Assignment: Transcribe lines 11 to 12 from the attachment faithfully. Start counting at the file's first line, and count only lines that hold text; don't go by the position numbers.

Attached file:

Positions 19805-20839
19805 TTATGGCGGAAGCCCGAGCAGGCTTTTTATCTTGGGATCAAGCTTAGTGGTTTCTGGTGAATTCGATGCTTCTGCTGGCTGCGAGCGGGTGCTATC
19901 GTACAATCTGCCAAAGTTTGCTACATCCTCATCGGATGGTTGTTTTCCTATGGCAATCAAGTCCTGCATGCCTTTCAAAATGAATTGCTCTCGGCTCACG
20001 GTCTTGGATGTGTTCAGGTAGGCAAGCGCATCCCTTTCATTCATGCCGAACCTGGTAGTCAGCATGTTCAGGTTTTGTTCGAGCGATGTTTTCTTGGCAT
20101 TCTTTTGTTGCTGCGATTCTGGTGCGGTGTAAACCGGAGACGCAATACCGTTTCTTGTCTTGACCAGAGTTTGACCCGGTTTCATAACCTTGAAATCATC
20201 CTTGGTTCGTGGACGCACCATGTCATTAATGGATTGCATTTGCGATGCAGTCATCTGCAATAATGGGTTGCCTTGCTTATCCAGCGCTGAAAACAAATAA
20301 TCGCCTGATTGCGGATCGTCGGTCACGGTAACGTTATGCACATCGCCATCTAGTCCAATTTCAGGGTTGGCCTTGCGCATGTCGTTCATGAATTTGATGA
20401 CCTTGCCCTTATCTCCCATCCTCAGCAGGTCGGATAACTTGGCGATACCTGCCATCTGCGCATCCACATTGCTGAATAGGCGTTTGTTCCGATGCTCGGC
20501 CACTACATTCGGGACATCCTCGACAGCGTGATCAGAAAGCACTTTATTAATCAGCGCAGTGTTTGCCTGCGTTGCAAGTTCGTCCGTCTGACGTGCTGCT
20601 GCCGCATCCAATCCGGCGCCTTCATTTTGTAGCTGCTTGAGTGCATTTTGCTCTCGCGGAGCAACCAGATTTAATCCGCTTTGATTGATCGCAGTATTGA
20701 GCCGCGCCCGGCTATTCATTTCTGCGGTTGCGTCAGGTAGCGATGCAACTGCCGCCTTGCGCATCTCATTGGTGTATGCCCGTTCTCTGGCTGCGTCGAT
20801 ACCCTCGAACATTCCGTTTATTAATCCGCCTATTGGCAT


20701 GCCGCGCCCGGCTATTCATTTCTGCGGTTGCGTCAGGTAGCGATGCAACTGCCGCCTTGCGCATCTCATTGGTGTATGCCCGTTCTCTGGCTGCGTCGAT
20801 ACCCTCGAACATTCCGTTTATTAATCCGCCTATTGGCAT